|Born||October 28, 1952|
|Area(s)||Writer, Penciller, Inker, Editor, Publisher|
|Guardians of the Galaxy|
Jim Valentino (born October 28, 1952) is an American writer, penciler, editor and publisher of comic books, best known for his 1990–1992 work on Guardians of the Galaxy for Marvel Comics, and for co-founding Image Comics, a company publishing creator-owned comics.
At Image Comics, Valentino produced books such as the superhero vigilante series ShadowHawk, and the 1997 semi-autobiographical black and white book A Touch of Silver. Valentino also served as publisher of Image from 1999 to 2003, during which he oversaw the diversification of Image's publication through his discovery of creators such as Robert Kirkman, who created the critically and commercially successful comic book The Walking Dead.
Valentino began his career in the late 1970s,creating small press and mostly autobiographical comics. The early-mid-1980s saw normalman, which first appeared as a back-up story in Aardvark-Vanaheim's comic book series Cerebus. Aardvark-Vanaheim's Dave Sim and Deni Loubert (Sim's wife at the time) began publishing normalman as a 13-issue limited series but only did so until #8, when Loubert began her own publishing company, Renegade Press, which finished the series. Renegade also published three issues of Valentino's self-titled series[clarification needed] in the mid-late 1980s.
In the late 1980s, Valentino began working for Marvel Comics on their superhero titles. He was writer/artist on the future-set superhero series Guardians of the Galaxy, selected issues of What If...?, and fill-ins on most of Marvel's major titles. Valentino, a longtime fan of Guardians of the Galaxy, submitted his pitch for a new series on the group to editor-in-chief Tom DeFalco at the 1989 WonderCon. Coincidentally, DeFalco had already written his own proposal for a Guardians of the Galaxy series, but preferred Valentino's, and approved that proposal instead. That book launched in June 1990 and ran for 62 issues. This series was initially written and illustrated by Valentino, who’d plotted the series ahead as far as issue #50, but his run was cut short when he co-founded Image Comics. Having taken on two new series and the foundation of a publication company, Valentino asked editor Craig Anderson if he reduce his duties on the book to just writing, but was fired from the series.
Valentino left Marvel in 1992 to co-found Image Comics with Whilce Portacio, Erik Larsen, Jim Lee, Rob Liefeld, Todd McFarlane and Marc Silvestri. Valentino originated several projects at Image, which he published through his own Shadowline imprint. Unlike at Marvel, where Valentino worked on characters owned by that company, the original Shadowline titles, like all those of Image, were creator-owned. His first title under the Image banner was the super-hero series ShadowHawk, on which he was both writer and artist. In 1997 he began another series in black and white called A Touch of Silver, a semi-autobiographical book about a young comic book fan coming of age in the 1960s. Also during this time he repackaged most of his earliest autobiographical work into a trade paperback called Vignettes, with an introduction by Dave Sim.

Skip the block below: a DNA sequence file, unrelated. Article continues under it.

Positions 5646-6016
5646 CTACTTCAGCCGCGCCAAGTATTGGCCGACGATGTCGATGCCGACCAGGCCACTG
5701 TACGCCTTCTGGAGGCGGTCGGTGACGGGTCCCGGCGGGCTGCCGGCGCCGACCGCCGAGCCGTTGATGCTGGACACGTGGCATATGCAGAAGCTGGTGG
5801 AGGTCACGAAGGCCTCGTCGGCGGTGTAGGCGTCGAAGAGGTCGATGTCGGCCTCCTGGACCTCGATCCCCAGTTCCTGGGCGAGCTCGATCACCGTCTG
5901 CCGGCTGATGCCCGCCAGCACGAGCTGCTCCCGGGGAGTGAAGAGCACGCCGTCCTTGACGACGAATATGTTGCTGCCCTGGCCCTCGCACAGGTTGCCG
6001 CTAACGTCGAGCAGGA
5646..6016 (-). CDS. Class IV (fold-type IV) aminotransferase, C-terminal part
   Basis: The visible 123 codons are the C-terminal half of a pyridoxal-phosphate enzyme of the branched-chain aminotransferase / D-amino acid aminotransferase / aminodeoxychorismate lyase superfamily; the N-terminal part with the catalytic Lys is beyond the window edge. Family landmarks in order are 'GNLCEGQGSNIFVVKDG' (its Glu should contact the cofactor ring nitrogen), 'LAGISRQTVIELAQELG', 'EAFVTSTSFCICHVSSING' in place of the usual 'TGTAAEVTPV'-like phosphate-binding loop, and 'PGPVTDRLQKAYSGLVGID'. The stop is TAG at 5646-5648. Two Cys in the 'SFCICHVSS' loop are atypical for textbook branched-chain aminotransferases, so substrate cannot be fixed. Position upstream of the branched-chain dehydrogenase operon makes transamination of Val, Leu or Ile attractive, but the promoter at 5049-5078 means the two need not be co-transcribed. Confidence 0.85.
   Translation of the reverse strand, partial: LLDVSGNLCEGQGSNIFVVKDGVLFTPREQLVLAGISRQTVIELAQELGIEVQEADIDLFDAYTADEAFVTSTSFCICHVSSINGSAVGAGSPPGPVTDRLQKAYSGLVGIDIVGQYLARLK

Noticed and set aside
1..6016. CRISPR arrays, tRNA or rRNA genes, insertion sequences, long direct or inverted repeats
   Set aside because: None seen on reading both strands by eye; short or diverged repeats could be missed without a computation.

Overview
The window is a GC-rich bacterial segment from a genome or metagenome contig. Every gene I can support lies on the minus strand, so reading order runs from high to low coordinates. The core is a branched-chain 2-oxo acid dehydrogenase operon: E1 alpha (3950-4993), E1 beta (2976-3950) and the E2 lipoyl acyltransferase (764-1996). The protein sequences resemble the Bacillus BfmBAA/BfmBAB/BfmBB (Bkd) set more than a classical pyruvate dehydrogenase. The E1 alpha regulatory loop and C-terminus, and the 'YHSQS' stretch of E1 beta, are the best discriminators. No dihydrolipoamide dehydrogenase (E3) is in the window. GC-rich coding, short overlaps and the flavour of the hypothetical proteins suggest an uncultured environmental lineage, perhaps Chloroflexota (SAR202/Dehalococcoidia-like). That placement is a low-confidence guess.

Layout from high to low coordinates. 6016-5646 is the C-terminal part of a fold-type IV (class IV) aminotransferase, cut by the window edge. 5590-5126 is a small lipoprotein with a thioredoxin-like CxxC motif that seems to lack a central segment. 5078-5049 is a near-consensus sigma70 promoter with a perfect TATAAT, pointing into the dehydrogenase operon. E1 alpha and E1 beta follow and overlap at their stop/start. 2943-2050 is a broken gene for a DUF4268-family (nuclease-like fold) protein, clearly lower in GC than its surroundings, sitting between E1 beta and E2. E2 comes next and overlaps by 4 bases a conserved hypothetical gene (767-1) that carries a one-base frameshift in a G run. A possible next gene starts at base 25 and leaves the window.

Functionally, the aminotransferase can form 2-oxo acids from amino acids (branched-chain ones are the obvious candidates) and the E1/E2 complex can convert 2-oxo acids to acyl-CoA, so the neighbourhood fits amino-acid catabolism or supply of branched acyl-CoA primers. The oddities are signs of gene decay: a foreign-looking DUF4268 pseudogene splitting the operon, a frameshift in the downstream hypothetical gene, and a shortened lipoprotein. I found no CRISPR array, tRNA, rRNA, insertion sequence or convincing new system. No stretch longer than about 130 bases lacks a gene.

In 1999 he became the publisher of Image Comics. Under his directorship the company diversified its line considerably. The results were mixed. On one hand, Valentino's efforts led to the discovery of a number of talented creators, including Robert Kirkman and Brian Michael Bendis. On the other hand, with the earlier departure of Marc Silvestri's Top Cow line from Image and the 1999 sale of Jim Lee's WildStorm lines to DC Comics, Image Comics saw a drop in overall sales. Still, he was able to turn the company's first profit in nearly a decade by opening new revenue streams such as sales to traditional book stores and libraries. The company managed to maintain its standing as number three in overall market share.
In 2003, Valentino was replaced as publisher of Image Comics by Erik Larsen, another co-founder of the company. Since then Valentino has resurrected Shadowline, his own arm of Image, and has published a revived ShadowHawk series, The Collected normalman, the auto-biographical Drawing From Life and creator owned properties including Bomb Queen, After the Cape and Sam Noir. He also serves on the board of directors of the comic industry charity The Hero Initiative and on its Disbursement Committee. In 2008 Valentino created Silverline Books, an all-ages imprint for original graphic novels.
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- normalman #1–12, Annual #1 (writer and artist, 1984–1986)
- Guardians of the Galaxy #1–29, Annual #1–2 (writer and penciler, 1990–1992)
- ShadowHawk #1–18 (writer and artist, 1992–1996)
- Avengers Vol. 2 #1–4 (1996–1997)
- A Touch of Silver #1–6 (writer and artist, 1997)
- Vignettes: The Auto-Biographical Comix of Valentino (1997)
- Altered Image #1–3 (writer and penciller, 1998)
- normalman 20th Anniversary Special #1 (writer and artist, 2004)
- The Return of ShadowHawk #1 (writer and artist, 2004)
- ShadowHawk vol. 2 #1–15 (writer and artist (#9–15), 2005–2006)
- ShadowHawk One-Shot #1 (writer and artist, 2006)
- Drawing from Life #1 (writer and artist, 2007)
- Image United #1–3 (artist, 2009–2010)
- What If? Vol. 2 #3, 5, 7, #11–12, 25, 30, 41 (writer)
- Silver Surfer vol. 3 #32–33 (writer)
- Kousemaker, Kees. "Jim Valentino". Lambiek Comiclopedia. Retrieved September 20, 2021.
- Buttery, Jarrod (July 2013). "Explore the Marvel Universe of the 31st Century with... the Guardians of the Galaxy". Back Issue!. Raleigh, North Carolina: TwoMorrows Publishing (65): 29.
- "The History of Image Comics (So Much Damage) Part 4: The Walking Dead". Syfy Wire. November 20, 2017. Archived from the original on December 13, 2021. Retrieved June 29, 2018 – via YouTube.
- The Hero Initiative Disbursement Committee Archived June 21, 2013, at the Wayback Machine Retrieved February 20, 2012